Set in 1949, a few years after Kanon's The Good German (2001), this novel explores the grave moral complexities of life in Soviet-controlled East Berlin through the tense encounters of Alex Meier, a young Jewish novelist of some renown working for the CIA.
A native of Berlin, Alex fled the Nazis for America before World War II. When his leftist politics got him in trouble in the U.S., costing him his marriage, he struck a deal to go back to Germany as an undercover spy with the promise that he could return to America with his record cleared. His cover story is that he missed his homeland, like other returning intellectuals including Bertolt Brecht (a minor character in the book). In fact, he has greatly missed Irene, the woman he left behind, whose romantic involvement with a Russian makes her one of his targets. Like everything else in the wreckage of the blockaded city, where going for a walk through the park attracts suspicion, his reunion with her is fraught with danger—especially after her ailing brother shows up, having escaped a Russian labor camp. The novel has its share of abductions and killings, one of which leaves Alex in the classic role of odd man out. Following his action-charged Istanbul Passage (2012), Kanon relies almost exclusively on dialogue to tell his story, which sometimes leaves the reader feeling as hemmed in as the Berliners. But the atmosphere is so rich, the characters so well-drawn and the subject so fascinating that that is a minor complaint.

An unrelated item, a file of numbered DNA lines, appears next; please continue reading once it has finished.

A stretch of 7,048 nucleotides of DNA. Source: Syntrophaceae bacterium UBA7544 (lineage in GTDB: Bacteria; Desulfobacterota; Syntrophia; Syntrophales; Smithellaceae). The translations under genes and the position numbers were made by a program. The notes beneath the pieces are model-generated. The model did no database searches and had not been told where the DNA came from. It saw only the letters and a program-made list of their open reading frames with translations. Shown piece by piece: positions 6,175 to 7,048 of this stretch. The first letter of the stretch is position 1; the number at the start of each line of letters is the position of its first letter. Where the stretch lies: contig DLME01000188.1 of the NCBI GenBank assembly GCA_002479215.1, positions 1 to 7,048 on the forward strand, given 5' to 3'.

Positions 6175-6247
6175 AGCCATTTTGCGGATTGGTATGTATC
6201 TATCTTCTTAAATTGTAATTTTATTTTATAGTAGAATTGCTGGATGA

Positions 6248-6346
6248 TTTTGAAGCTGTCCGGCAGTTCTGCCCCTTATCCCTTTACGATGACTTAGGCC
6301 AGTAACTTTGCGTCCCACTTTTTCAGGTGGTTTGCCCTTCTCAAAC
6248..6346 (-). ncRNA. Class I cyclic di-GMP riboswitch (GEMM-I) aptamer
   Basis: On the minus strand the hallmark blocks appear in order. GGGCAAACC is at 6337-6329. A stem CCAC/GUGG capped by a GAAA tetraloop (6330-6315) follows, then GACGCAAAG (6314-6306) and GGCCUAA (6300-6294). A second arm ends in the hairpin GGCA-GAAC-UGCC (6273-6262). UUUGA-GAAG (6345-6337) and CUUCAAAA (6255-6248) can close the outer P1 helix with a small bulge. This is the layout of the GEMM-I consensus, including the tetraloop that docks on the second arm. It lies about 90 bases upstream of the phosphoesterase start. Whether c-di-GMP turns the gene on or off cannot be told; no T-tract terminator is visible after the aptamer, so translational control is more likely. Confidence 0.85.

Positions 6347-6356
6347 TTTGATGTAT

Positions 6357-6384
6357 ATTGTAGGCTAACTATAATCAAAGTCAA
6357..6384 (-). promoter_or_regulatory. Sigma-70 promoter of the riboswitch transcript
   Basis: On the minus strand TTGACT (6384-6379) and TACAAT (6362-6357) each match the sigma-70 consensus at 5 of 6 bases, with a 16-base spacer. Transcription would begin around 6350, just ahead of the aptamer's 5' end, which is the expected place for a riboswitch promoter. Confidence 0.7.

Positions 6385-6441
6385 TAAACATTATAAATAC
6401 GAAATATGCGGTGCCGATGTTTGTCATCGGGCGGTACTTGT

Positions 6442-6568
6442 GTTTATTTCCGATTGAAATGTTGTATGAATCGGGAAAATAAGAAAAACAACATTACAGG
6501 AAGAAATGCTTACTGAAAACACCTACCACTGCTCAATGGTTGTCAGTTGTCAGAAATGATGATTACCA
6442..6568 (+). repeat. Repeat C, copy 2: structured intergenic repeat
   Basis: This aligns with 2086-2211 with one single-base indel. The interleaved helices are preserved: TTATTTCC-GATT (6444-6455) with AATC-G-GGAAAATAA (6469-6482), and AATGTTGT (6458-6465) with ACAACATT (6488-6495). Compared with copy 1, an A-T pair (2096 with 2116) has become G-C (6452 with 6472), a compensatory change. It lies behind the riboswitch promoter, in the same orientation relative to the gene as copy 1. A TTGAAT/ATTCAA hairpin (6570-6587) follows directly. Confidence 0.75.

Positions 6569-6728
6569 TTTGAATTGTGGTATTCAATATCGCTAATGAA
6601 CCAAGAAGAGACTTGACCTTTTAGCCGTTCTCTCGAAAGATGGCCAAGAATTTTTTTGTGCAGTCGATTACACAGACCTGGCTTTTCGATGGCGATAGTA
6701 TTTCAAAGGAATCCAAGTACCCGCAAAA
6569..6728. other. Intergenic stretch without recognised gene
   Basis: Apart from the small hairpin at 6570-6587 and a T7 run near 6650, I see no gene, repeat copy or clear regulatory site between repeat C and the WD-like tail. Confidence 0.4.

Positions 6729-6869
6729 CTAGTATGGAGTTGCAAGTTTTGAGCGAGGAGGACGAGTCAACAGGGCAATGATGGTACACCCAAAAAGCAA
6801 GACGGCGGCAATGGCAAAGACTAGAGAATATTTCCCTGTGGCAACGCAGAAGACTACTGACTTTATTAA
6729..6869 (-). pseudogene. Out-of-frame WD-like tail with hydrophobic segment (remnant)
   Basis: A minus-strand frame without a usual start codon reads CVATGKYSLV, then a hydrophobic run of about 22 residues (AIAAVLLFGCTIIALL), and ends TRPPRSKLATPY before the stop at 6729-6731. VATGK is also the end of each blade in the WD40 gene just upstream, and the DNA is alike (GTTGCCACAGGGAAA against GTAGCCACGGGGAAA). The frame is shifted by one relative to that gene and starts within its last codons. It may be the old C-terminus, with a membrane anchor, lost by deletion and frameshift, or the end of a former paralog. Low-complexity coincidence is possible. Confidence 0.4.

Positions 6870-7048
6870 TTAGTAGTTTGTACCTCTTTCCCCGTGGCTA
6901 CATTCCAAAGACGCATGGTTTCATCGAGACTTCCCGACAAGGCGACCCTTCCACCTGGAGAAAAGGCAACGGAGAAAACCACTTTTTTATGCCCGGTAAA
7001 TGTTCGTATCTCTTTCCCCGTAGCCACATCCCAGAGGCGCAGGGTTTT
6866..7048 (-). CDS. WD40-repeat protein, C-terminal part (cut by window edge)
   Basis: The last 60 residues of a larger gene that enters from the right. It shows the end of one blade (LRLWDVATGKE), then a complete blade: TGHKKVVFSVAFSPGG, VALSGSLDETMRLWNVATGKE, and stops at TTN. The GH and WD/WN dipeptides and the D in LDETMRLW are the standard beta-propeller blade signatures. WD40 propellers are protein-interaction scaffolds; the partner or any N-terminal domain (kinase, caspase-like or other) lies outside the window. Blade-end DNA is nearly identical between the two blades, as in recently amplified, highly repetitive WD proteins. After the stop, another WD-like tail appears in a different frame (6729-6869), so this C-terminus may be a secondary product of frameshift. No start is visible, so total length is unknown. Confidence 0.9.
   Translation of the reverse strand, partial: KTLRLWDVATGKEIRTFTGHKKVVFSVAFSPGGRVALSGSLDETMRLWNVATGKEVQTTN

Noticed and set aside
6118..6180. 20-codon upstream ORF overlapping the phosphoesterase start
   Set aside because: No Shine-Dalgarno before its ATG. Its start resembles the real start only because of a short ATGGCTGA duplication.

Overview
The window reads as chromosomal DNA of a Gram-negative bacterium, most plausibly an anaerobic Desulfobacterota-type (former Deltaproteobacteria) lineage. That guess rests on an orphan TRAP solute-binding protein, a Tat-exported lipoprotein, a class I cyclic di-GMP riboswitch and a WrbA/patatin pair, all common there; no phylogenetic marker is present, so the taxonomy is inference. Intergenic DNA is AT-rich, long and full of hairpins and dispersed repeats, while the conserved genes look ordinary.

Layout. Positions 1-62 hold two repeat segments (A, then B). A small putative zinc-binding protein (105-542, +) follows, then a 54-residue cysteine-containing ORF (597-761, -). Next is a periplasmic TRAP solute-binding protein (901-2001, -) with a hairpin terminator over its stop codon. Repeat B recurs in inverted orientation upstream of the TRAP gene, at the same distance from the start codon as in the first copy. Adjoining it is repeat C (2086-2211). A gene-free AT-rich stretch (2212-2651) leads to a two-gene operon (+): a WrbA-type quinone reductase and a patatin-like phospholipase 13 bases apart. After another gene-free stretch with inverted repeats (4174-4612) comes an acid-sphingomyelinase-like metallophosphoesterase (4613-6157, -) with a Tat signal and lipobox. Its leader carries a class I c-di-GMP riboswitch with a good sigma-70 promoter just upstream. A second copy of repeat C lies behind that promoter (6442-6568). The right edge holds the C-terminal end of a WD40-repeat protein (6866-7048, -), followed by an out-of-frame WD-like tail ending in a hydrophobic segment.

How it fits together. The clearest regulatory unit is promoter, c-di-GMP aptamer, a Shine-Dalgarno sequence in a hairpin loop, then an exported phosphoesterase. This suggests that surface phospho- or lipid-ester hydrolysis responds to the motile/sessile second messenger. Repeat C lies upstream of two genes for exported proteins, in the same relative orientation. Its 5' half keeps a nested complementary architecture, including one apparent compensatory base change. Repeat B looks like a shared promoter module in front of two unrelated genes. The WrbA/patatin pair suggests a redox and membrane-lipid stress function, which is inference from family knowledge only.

Another compelling, intellectually charged period piece by Kanon, who works in the shadows of fear as well as anyone now writing.